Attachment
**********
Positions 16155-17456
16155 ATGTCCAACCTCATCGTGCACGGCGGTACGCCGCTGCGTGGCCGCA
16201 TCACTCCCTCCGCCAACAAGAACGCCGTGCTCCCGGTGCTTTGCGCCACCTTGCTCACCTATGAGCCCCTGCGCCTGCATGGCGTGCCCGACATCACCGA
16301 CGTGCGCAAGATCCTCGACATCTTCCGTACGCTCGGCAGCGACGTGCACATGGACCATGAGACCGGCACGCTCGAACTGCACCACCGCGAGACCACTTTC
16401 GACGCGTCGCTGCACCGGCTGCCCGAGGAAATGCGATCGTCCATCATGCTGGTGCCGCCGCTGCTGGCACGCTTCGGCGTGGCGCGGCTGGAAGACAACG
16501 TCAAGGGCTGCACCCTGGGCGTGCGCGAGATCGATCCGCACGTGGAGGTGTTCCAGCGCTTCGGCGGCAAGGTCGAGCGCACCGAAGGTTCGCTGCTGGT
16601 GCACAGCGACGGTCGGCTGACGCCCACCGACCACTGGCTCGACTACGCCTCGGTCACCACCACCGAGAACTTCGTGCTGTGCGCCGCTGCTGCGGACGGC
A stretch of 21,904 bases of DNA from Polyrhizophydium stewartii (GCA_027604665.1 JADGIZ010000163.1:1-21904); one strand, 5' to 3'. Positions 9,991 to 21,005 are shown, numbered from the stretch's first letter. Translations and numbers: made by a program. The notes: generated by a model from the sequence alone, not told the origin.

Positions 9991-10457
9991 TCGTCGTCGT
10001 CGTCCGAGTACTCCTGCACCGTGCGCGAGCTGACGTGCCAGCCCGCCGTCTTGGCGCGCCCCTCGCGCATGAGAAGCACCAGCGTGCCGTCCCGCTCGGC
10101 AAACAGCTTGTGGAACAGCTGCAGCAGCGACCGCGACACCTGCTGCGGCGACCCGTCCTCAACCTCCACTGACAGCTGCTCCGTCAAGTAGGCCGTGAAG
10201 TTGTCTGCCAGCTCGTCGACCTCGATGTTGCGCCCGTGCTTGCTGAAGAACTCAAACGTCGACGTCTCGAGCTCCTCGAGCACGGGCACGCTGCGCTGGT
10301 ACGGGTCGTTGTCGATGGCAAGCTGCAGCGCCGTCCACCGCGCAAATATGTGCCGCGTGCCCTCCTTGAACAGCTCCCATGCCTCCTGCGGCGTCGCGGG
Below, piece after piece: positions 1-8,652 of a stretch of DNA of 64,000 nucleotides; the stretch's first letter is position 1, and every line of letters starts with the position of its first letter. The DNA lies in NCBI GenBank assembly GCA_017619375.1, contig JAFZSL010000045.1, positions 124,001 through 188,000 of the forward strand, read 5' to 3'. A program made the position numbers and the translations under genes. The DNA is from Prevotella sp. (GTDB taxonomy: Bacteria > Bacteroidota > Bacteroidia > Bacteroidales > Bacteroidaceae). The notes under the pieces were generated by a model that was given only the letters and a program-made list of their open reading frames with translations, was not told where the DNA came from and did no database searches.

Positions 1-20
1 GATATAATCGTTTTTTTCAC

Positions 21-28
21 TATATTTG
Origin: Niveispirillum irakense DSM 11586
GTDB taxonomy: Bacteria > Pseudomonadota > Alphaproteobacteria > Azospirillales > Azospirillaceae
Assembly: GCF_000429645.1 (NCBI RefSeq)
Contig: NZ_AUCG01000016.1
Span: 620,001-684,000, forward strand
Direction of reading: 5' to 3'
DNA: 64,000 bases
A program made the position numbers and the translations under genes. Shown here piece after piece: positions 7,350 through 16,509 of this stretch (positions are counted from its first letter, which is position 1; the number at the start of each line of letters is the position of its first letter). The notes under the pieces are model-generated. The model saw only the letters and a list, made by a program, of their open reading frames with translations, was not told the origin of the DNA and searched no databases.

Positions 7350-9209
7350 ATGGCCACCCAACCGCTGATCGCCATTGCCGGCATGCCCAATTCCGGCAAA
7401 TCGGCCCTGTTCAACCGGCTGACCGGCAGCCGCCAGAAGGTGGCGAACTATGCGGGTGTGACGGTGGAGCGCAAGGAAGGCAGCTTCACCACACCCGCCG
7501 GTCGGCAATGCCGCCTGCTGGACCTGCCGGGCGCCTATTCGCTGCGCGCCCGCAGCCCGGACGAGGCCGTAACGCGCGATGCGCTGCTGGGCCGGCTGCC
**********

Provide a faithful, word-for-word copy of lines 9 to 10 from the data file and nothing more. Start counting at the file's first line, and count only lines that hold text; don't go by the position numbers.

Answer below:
Positions 9991-10457
9991 TCGTCGTCGT